Try this: Grab a watch with a second hand. Take a few deep breaths. Stand close to a wall, chair or support. Choose your dominant leg. Lift your other foot off the ground. Start the timer. How long can you balance on one leg? Switch legs and try it again. Surprised? If you’re feeling bold and want a reality check, try again with your eyes closed. Surprised now? Check out the condensed results below from this study by Barbara Springer to see how you compare with your age mates.
|Age Groups in Years(both genders)||Eyes Open(average in seconds)||Eyes Closed(average in seconds)|
|18 – 39||43.3||9.4|
|40 – 49||40.3||7.3|
|50 – 59||37.0||4.8|
|60 – 69||26.9||2.8|
|70 – 79||13.9||1.6|
|80 – 89||9.3||1.3|
Condensed from: Normative Values for the Unipedal Stance Test with Eyes Open and Closed; Barbara A. Springer, PT, PhD
As we age, our ability to balance can diminish… slowly, but surely—especially if we spend a lot of time sitting, being inactive, or only walk occasionally and only on flat surfaces, as opposed to trails or uneven ground. Or we can lose our ability to balance as a result of injury.
Here’s the good news: You can improve your physical balance with a little practice and intention. And it’s not that hard. Check out this video on YouTube by Ask Doctor Jo:
If you have balance issues that are not a result of vertigo or inner-ear problems, odds are that through conscious effort and practicing these simple exercises you can strengthen your ankles and core, improving your balance in the process. I can tell you from my own experience, as well as that of my clients, you can regain your essential ability to balance—in the physical realm, that is.
How about the Bigger Balancing Act?
What about balance in your life? Between earning a living, providing for family, caring for pets, tending to chores, and tripping through social media, living in the Information Age can be a three-ring circus. Don’t you wish it was as simple as adding a few exercises to your routine?
The issue of maintaining life balance can be tricky and elusive, compounded by countless responsibilities—real or imagined, from external sources or self-imposed. The going can get rough if you’re simply unaware of—or not using—your power to make choices that are in your best interest. It’s possible that true balance in life may be unattainable—we may need the waxing and waning of stresses and time spent out of balance to appreciate our lives more fully. The roses always smell sweeter after it rains.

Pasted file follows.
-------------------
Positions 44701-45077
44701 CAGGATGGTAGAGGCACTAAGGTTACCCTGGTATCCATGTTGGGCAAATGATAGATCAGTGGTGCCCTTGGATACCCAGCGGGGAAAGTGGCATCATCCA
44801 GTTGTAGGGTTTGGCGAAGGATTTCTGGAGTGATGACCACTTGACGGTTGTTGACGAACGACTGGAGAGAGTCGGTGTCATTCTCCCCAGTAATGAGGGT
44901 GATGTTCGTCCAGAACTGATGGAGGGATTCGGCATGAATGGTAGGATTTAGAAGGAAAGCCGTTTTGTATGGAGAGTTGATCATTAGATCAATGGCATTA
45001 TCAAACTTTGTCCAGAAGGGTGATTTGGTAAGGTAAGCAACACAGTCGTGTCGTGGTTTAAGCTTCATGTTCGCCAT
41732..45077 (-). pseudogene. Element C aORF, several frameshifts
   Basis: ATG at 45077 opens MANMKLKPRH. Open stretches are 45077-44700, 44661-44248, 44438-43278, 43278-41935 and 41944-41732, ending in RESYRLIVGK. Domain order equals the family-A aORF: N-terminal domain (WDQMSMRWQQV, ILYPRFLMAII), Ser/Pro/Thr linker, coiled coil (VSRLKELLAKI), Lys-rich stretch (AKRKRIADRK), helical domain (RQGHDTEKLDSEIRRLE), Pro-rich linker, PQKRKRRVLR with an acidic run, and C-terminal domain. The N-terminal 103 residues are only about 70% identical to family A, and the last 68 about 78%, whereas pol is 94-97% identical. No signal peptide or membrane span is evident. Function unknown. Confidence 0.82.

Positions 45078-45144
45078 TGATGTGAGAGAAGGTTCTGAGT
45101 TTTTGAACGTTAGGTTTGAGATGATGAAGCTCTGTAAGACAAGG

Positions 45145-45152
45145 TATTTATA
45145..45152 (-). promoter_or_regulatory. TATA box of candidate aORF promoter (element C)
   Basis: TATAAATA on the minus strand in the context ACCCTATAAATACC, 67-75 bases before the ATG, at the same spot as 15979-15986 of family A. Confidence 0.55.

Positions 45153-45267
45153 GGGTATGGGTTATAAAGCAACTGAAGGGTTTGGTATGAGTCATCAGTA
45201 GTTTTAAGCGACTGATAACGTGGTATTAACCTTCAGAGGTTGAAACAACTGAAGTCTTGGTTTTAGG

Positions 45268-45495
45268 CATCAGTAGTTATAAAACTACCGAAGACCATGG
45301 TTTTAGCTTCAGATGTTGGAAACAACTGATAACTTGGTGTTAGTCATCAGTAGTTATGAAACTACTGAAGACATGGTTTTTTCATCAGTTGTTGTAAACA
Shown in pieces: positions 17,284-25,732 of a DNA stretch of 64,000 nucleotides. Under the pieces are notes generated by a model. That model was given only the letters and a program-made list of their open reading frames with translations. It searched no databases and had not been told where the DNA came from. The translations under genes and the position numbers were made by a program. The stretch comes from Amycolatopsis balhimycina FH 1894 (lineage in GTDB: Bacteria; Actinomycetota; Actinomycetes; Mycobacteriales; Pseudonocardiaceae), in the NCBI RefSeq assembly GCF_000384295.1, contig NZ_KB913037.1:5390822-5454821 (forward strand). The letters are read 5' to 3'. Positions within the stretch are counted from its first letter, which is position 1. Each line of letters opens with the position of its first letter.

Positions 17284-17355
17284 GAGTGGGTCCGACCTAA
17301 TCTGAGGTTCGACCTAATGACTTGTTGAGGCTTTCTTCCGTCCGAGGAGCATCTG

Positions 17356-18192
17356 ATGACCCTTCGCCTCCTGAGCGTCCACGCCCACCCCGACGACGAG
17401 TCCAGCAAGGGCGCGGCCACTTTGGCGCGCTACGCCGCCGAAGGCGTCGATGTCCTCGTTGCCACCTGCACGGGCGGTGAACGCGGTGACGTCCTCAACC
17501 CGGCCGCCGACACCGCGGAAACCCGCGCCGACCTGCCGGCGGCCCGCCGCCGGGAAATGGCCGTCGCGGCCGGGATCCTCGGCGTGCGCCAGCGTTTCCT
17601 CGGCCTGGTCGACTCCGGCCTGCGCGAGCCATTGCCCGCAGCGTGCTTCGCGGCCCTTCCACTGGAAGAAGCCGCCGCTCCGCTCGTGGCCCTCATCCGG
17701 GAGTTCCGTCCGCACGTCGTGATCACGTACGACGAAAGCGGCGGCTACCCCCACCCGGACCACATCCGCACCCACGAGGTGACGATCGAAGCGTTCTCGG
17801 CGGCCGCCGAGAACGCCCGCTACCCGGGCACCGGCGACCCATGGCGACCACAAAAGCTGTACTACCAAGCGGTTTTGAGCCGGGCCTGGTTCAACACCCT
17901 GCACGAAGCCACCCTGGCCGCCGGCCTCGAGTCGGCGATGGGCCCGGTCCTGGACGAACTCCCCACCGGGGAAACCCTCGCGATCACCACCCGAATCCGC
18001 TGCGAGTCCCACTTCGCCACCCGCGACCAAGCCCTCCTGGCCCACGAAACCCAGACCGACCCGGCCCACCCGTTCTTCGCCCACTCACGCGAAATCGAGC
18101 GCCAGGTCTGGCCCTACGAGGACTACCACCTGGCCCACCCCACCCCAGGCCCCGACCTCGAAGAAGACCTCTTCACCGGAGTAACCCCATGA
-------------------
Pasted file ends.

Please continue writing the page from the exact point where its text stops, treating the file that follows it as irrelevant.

Maybe what really matters is developing a life and lifestyle that has your best interests at the core, and as a result, you will be better able to handle the ebb and flow of balance that comes with the human experience.
One of those core interests that will help you maintain balance should be taking care of your magnificent body. What does that look like?
The latest research floating around the internet is that each of us needs to engage in “moderate exercise” three to five times per week for a grand total of around 150 minutes. I am disinclined to put a number to it; however, this I know: If I go without exercise for three days, I feel really lousy—emotionally and physically. Likewise, if I train for six or seven days straight, I usually run the risk of injury or exhaustion, neither of which serve me. So, here’s the exercise balancing act that supports my lifestyle:
- Walk every day. Period. Aim for half an hour.
- Bike six days a week—commuting to and from the workplace and running errands.
- Strength and metabolic training three times per week for a half hour each session. In and out.
It can vary in intensity depending on how the week is going, but I have come to realize that I feel better when I commit to these elements in my own private balancing act. Solid core. Unipedal balance off the charts for my age group. Feeling strong. What works for you?
Here’s to finding your balance in all aspects of your life.